University of Arkansas at Monticello

University of Arkansas at Monticello

The University of Arkansas at Monticello offers topnotch programs to prepare students for careers in agriculture and forestry.

Supporting the future of the state’s vital forestry industry, the School of Forestry & Natural Resources at the University of Arkansas at Monticello offers majors in Natural Resources Management and Land Surveying, as well as a two-year Associate of Science degree in Land Surveying Technology and a master’s in Forest Resources.

The B.S. in Natural Resources, the Society of American Foresters accredited forestry program, the communications in natural resources program, the B.S. in Land Surveying, and the M.S. in Forest Resources are the only programs of their kind offered in Arkansas. The school has 1,400 acres of forestland for hands-on experiences that translate to real-world careers.

The School of Agriculture offers B.S. degrees in Agricultural Business, Animal Science, Plant and Soil Science, and General Agriculture. Students gain hands-on research experience at The University of Arkansas Southeast Research and Extension Center, which is housed within the School of Agriculture. Learn more at uamont.edu.

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Luciana Rosso, a Ph.D. student from Neuguen, Argentina, is testing the effects of several species of Pythium on four soybean cultivars. Two of the cultivars are susceptible to Pythium and two are resistant.

University of Arkansas in Fayetteville

The Dale Bumpers College of Agricultural, Food and Life Sciences, part of the University of Arkansas in Fayetteville, provides students with life-changing educational opportunities preparing them for professional careers advancing the businesses of foods and agriculture, the impact of foods on human health, environmental sustainability and human quality of life.

The college advances food, family and the environment by offering innovative classes, study abroad trips, and international and local internship opportunities through 12 undergraduate majors, 20 minors and 11 graduate programs.

Bachelor’s degrees with various concentrations are offered in agricultural business; agricultural education, communications and technology; animal science; crop science; environmental, soil and water science; food science; horticulture, landscape and turf sciences; poultry science; apparel merchandising and product development; human nutrition and hospitality innovation; and human development and family sciences.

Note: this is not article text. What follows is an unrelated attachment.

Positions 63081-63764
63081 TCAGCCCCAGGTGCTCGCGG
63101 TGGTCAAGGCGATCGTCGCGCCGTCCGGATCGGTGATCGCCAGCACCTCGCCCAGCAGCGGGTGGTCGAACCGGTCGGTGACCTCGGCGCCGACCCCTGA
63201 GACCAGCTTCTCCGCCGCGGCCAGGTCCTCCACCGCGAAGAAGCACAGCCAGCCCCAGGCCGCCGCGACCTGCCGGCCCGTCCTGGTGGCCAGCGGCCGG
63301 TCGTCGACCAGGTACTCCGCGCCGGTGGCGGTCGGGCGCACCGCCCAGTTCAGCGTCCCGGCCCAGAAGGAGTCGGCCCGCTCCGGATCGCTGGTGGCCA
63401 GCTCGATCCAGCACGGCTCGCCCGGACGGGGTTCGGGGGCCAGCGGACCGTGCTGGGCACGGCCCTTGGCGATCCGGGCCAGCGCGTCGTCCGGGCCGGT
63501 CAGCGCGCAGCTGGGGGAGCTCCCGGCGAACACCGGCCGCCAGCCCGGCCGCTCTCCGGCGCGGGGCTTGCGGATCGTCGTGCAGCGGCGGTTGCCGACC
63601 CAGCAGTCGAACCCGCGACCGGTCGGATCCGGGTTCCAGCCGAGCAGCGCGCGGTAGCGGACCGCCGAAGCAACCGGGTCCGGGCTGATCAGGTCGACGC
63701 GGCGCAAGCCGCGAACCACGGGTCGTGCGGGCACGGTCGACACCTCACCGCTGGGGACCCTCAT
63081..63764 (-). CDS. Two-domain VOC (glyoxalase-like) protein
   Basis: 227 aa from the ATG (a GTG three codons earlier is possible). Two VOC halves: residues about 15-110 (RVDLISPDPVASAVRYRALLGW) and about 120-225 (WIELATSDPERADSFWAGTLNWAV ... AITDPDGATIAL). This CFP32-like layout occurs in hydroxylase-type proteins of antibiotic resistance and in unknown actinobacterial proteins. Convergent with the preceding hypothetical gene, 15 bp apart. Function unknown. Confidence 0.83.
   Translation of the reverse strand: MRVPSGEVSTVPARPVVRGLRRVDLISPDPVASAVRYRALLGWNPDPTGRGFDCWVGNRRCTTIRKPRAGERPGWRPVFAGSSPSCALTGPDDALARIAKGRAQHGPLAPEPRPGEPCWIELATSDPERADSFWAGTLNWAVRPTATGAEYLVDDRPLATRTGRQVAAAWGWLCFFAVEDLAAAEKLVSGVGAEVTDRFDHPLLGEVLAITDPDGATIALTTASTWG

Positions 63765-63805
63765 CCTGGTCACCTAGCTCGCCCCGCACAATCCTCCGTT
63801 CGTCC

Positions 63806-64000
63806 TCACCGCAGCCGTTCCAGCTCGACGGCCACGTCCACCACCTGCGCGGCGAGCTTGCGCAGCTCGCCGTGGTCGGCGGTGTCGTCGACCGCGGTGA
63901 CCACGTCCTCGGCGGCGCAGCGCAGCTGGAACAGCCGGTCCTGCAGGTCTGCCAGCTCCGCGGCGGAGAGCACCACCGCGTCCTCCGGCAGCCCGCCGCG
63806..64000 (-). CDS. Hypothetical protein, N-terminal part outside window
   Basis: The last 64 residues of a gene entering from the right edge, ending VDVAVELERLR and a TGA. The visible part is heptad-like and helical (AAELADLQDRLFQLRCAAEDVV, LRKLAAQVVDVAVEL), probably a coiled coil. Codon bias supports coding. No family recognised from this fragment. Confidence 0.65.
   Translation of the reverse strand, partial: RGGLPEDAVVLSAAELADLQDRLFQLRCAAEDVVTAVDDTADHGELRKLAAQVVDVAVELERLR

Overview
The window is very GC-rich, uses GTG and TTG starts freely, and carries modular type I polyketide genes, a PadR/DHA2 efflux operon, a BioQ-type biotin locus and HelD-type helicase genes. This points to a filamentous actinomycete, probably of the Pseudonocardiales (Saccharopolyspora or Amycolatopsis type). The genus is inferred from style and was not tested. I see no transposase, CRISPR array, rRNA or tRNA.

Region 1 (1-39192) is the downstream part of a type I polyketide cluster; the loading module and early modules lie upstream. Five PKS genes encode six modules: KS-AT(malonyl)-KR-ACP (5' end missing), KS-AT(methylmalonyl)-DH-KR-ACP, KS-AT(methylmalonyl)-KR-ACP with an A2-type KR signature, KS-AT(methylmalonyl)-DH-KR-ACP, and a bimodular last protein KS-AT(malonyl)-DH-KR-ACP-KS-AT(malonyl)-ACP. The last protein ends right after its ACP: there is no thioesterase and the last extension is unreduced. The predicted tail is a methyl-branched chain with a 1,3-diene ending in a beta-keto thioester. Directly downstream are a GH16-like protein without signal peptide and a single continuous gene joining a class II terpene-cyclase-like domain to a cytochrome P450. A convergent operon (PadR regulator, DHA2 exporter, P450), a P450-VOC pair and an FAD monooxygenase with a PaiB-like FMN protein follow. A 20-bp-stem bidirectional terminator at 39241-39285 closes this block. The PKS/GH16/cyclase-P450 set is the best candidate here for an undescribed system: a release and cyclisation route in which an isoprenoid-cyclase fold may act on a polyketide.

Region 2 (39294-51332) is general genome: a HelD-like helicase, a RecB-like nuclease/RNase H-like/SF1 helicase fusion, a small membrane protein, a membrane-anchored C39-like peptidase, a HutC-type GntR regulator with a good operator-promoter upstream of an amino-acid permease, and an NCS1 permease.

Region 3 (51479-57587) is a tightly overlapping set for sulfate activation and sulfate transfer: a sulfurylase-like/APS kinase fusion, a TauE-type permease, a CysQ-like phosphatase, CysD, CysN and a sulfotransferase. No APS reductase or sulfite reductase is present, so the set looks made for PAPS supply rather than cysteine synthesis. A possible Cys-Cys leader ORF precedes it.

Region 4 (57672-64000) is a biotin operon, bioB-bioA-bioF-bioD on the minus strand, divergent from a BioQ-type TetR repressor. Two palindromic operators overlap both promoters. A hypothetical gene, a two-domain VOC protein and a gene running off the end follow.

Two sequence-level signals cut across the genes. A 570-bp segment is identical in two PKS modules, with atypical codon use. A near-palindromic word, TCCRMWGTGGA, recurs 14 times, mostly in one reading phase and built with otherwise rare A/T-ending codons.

Discover more at bumperscollege.uark.edu.

Southern Arkansas University

Southern Arkansas University

Located in Magnolia, Southern Arkansas University’s (SAU) agriculture department has further enhanced its methods of preparing students for agricultural careers with the opening of its Agriculture Science Center in 2013. The center is equipped with new classrooms, laboratories and technology.

“This building is designed to facilitate the teaching process,” says Jeff Miller, department chair. “We’ve got all the technology that makes the delivery system a little easier. It’s been a major, major upgrade.”

In addition to the facility, SAU has a new horticulture center consisting of two state-of-the-art greenhouses, hydroponics operation and teaching plots for instruction on orchard, vineyard, turf grass, forage and vegetable crop management.

SAU’s agriculture department received a grant from the Soil Conservation District to construct a community garden consisting of 60 raised beds that will be available to the community. Students studying in the department of agriculture can choose from three majors: Agriculture Education, Agriculture Business and Agriculture Science. The Agriculture Science major includes three concentrations: Animal Science, Plant Science and Pre-Veterinary Medicine.

Read more about SAU’s program at web.saumag.edu/science/departments/agriculture.